The Supremacy Clause of the United States Constitution – Article VI, Clause 2 of the United States Constitution – states that the US Constitution, Federal Statutes, and US treaties are the “supreme law of the land.”
In other words, if there is a conflict between the state and federal law the federal is supreme.
In the event of a conflict, state judges are required to follow federal law regardless of what the state law or state constitution declares.
From the United States Senate:
The “supremacy clause” is the most important guarantor of national union. It assures that the Constitution and federal laws and treaties take precedence over state law and binds all judges to adhere to that principle in their courts.
Many people have a difficult time understanding this, since the Constitution divides power between the federal and state governments. However, it is perfectly clear in the Supremacy Clause of the Constitution that federal policies take precedence in the event of a conflict.
There are situations that can limit the Supremacy Clause of the Constitution:
- There must be a constitutional basis for the federal policy that is being questioned
- Despite the fact that the federal government is able to enact law, they are prohibited from using states as instruments of federal governance
For more than 200 years, the Supremacy Clause has been shaping the law of the United States. In 1788, Alexander Hamilton discussed this in great detail:
“But it is said that the laws of the Union are to be the supreme law of the land. But what inference can be drawn from this, or what would they amount to, if they were not to be supreme? It is evident they would amount to nothing. A LAW, by the very meaning of the term, includes supremacy. It is a rule which those to whom it is prescribed are bound to observe. This results from every political association. If individuals enter into a state of society, the laws of that society must be the supreme regulator of their conduct. If a number of political societies enter into a larger political society, the laws which the latter may enact, pursuant to the powers intrusted to it by its constitution, must necessarily be supreme over those societies, and the individuals of whom they are composed. It would otherwise be a mere treaty, dependent on the good faith of the parties, and not a government, which is only another word for POLITICAL POWER AND SUPREMACY. But it will not follow from this doctrine that acts of the large society which are not pursuant to its constitutional powers, but which are invasions of the residuary authorities of the smaller societies, will become the supreme law of the land. These will be merely acts of usurpation, and will deserve to be treated as such. Hence we perceive that the clause which declares the supremacy of the laws of the Union, like the one we have just before considered, only declares a truth, which flows immediately and necessarily from the institution of a federal government. It will not, I presume, have escaped observation, that it expressly confines this supremacy to laws made pursuant to the Constitution; which I mention merely as an instance of caution in the convention; since that limitation would have been to be understood, though it had not been expressed.”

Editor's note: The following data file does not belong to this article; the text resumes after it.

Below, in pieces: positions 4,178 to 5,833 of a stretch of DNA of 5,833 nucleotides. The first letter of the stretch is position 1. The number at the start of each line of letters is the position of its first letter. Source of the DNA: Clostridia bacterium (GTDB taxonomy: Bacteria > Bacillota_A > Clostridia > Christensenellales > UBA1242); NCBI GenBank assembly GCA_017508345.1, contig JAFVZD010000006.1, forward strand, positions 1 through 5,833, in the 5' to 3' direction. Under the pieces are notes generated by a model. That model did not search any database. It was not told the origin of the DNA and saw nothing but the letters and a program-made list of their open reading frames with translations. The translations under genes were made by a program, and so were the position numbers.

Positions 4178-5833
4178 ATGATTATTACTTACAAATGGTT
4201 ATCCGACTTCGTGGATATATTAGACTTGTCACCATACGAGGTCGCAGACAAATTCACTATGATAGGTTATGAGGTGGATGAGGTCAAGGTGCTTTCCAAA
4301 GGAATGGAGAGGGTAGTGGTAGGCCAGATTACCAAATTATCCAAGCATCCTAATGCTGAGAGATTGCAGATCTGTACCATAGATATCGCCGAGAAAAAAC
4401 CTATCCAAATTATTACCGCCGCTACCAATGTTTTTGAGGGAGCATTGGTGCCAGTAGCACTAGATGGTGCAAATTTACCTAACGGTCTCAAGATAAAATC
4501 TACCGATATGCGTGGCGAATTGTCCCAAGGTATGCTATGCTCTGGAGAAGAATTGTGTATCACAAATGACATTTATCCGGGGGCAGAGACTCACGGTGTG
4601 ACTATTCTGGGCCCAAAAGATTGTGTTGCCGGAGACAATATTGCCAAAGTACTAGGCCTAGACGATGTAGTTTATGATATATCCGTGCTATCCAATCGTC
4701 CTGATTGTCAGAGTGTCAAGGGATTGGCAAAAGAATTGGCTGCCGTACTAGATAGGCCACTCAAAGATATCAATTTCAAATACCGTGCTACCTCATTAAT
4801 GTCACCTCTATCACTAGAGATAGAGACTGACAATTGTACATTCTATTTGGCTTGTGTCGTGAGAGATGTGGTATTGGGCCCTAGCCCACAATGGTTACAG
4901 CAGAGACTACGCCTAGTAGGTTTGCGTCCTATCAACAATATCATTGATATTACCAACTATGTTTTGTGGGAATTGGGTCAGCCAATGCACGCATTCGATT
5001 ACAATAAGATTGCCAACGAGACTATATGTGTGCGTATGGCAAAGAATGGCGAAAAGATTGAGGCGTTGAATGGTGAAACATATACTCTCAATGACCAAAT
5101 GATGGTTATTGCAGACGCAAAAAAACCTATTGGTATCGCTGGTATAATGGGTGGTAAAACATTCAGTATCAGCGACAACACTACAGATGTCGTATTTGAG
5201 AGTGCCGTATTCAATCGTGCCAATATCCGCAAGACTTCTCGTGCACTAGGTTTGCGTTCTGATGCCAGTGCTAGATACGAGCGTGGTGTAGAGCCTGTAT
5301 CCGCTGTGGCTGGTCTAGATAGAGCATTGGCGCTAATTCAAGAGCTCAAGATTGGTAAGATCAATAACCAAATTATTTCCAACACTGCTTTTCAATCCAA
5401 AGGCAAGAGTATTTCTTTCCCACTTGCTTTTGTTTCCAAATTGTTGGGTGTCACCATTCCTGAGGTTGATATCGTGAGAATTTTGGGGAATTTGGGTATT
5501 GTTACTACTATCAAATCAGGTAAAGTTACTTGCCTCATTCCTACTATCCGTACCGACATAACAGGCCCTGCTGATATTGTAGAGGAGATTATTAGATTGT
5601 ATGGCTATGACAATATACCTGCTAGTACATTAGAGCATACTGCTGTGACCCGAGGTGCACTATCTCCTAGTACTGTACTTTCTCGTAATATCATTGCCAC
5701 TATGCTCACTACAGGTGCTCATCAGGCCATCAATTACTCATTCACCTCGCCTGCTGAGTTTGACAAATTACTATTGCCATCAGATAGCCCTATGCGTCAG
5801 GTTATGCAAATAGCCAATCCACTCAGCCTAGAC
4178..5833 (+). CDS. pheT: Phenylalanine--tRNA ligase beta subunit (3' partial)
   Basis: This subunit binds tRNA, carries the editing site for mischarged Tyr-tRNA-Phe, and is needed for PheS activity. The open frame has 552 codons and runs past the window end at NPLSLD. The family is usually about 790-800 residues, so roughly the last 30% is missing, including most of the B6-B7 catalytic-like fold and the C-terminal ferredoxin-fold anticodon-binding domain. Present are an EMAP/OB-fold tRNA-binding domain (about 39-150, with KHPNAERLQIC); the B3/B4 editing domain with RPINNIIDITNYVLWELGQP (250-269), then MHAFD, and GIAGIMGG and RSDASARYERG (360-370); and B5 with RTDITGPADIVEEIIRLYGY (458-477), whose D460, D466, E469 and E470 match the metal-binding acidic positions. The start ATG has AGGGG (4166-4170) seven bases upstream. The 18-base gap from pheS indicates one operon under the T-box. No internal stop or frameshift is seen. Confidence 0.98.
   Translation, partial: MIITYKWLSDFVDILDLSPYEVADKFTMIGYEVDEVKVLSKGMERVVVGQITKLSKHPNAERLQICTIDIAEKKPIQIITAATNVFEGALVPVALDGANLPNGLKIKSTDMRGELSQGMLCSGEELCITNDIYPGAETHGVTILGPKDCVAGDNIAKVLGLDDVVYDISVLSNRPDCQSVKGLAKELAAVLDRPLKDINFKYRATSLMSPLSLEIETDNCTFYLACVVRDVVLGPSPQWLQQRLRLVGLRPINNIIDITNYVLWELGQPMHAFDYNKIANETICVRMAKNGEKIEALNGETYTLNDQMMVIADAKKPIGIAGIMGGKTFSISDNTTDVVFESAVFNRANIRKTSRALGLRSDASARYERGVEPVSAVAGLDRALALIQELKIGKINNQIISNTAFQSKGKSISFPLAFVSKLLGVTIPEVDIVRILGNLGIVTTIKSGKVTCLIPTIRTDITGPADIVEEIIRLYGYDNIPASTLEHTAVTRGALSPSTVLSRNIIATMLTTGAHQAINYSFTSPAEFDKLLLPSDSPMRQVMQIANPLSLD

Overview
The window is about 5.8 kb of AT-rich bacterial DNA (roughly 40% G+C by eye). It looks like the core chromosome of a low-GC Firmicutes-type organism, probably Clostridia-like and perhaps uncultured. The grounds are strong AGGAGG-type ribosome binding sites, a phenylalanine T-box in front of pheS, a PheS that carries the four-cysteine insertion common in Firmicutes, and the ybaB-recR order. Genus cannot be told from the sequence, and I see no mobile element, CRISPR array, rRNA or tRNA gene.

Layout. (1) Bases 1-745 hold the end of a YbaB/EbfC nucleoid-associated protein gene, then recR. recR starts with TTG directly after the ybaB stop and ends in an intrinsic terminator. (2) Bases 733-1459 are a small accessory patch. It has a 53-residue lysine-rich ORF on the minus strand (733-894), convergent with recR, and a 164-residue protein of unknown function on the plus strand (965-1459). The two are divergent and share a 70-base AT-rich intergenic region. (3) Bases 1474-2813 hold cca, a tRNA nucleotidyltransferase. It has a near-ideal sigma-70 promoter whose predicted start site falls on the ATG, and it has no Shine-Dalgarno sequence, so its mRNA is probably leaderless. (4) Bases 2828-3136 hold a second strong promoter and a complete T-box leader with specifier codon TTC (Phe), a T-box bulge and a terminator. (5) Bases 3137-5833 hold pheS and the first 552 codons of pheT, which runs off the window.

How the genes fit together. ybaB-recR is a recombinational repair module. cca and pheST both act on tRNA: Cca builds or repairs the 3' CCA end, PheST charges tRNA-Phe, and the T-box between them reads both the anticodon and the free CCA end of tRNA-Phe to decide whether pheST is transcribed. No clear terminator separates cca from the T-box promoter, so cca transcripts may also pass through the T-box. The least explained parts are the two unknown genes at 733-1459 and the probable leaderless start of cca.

For those who believe that the Supremacy Clause is “something new,” let’s travel back in time to 1796 to take a closer look at the case Ware v. Hylton.
This was the first time the Supremacy Clause was used to overrule a state law. During this time, Virginia passed a law allowing the state to confiscate debt payments by state residents to British creditors. However, the Supreme Court stepped in to note that the law was not consistent with the Treaty of Paris (meant to protect the rights of the aforementioned creditors). Thanks to the Supremacy Clause, the Supreme Court decided that the Treaty of Paris would supersede the state law.
While there have been many similar cases since, we may get to see a showdown in the near future concerning the legalization of marijuana use on the state level (Colorado and Washington).
What are your thoughts on the Supremacy Clause of the United States Constitution? I am more than happy to read and respond to your comments and opinions if you leave them below.